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Book Review: Benny Morris, One State, Two States

05/29/2009

Benny Morris
One State, Two States,
Yale University Press, New Haven and London, 2009, 240 pp
ISBN 9780300122817

Almost any book about the Middle East by Benny Morris has to be an important book, and this one is both important and timely. The Obama administration is pressing for a "Two State solution" and the Arab states are at least saying they are committed to such a solution. At the same time, there were two conferences dedicated to a "One state solution" or alternative to the "two state solution. One conference was held by right wing Zionists, and one by anti-Zionists, each pushing "solutions" that will basically obliterate the other side.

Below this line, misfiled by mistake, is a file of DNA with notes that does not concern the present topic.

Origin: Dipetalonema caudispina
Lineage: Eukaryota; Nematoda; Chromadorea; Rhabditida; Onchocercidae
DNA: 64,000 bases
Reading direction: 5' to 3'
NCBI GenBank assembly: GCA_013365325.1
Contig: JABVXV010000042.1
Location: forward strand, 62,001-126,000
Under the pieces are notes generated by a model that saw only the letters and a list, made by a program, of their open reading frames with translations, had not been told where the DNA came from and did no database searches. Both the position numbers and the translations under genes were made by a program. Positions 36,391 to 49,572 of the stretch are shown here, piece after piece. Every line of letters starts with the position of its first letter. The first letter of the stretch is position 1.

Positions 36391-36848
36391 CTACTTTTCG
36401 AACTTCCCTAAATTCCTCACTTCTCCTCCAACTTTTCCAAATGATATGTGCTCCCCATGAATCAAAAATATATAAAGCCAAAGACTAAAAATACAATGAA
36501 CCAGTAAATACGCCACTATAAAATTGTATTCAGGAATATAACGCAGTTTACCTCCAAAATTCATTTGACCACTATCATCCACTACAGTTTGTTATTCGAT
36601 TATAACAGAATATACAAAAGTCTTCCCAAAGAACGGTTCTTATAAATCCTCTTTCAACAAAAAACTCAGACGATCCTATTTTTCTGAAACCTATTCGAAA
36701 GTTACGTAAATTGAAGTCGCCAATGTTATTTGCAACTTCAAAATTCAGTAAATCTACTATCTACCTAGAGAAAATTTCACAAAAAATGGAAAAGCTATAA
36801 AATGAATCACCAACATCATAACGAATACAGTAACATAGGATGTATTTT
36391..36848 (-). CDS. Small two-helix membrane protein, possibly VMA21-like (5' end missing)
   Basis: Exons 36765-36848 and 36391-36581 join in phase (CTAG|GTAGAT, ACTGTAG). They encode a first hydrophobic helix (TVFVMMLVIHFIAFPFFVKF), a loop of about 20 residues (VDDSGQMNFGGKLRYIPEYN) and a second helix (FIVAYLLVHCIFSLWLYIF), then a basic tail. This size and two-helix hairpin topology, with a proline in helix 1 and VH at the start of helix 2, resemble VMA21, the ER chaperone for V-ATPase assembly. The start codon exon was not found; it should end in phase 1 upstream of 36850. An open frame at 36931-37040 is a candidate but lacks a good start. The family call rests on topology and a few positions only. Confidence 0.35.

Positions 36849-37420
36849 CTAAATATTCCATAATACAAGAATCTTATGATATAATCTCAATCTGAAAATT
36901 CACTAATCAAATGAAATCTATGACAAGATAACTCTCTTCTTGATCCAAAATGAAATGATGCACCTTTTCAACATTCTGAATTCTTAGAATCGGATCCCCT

Morris traces the history of various "solutions" proposed for the conflict between the Jews and Arabs in Palestine. He shows that the various binational and cantonal solution never really had any support and are unworkable. He shows that all the "one state" solutions are fraudulent illusions, based on the underlying conviction that the land belongs to them, and the notion that it is possible to sell foreigners on dubious ideas such as the "Secular Democratic State" - an entity that does not exist, and could not exist in the Middle East. He likewise shows the very great difficulties in the way of a two state solution. It is hard to fit two little states in a tiny area about the size of New Jersey, with inadequate water supplies, and with one of the states split in two by about 50 KM of desert. The land from the river to the sea is a geographic unity he argues. The water supply of the coast depends on the West Bank, and Palestinian sewage flows into Israel on the rivers. The 2000 square mile Palestinian state would not be large enough to absorb all the Palestinian refugees. These are all important arguments, to be sure.